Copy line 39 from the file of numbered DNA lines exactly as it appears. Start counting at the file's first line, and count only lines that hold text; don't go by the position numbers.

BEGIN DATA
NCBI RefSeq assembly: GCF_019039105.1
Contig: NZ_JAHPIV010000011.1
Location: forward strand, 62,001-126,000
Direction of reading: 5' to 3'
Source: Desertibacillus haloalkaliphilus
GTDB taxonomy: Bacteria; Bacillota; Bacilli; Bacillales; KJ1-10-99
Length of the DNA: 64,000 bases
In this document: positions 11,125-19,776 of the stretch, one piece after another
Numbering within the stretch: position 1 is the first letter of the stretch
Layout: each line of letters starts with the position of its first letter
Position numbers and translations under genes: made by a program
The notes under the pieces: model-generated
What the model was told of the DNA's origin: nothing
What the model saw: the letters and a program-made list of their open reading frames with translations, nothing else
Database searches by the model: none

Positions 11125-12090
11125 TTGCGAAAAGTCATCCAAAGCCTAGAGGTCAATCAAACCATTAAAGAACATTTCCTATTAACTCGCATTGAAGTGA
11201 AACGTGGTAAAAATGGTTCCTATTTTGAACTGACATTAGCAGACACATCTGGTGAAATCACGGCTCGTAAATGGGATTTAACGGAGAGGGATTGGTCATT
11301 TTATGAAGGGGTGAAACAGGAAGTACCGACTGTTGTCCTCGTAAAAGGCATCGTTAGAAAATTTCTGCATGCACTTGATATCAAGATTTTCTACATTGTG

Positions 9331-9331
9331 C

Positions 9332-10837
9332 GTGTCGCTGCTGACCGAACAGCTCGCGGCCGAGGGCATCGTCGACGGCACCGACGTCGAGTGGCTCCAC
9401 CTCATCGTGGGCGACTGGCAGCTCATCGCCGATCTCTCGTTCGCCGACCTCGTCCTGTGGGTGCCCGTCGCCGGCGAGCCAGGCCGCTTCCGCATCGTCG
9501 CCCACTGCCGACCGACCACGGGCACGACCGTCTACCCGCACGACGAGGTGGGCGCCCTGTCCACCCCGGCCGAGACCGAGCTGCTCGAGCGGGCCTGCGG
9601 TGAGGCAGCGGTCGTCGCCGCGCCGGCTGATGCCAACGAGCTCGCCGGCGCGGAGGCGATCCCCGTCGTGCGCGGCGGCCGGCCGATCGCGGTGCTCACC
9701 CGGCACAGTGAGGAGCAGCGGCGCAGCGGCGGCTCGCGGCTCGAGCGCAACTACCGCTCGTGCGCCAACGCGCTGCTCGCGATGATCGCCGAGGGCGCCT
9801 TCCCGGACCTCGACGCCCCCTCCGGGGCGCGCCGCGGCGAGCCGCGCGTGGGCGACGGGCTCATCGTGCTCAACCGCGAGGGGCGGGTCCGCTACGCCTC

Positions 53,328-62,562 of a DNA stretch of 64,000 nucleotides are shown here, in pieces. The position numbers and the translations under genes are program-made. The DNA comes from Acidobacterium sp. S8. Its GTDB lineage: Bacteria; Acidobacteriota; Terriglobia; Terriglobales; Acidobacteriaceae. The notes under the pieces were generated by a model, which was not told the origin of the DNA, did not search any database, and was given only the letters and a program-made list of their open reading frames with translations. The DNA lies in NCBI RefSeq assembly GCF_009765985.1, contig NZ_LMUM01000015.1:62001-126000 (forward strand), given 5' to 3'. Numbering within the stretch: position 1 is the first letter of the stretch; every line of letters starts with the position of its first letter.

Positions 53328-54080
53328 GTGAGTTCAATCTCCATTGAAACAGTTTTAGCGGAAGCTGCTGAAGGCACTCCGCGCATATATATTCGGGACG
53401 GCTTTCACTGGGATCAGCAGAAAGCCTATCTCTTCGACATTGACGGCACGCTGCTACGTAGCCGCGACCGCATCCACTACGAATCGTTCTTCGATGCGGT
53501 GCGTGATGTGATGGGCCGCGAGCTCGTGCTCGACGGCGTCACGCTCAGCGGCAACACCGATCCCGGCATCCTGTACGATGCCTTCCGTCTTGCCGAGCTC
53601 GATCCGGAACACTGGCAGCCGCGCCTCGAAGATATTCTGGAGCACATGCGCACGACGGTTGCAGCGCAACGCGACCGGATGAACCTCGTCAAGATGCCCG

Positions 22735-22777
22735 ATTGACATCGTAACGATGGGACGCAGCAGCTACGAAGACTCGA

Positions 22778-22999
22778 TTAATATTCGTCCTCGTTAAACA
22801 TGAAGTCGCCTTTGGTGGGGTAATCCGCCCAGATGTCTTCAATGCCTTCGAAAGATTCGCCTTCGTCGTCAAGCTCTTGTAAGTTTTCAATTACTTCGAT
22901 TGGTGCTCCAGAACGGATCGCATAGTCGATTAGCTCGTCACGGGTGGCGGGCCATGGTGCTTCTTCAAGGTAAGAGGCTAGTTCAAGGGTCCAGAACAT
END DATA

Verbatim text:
22801 TGAAGTCGCCTTTGGTGGGGTAATCCGCCCAGATGTCTTCAATGCCTTCGAAAGATTCGCCTTCGTCGTCAAGCTCTTGTAAGTTTTCAATTACTTCGAT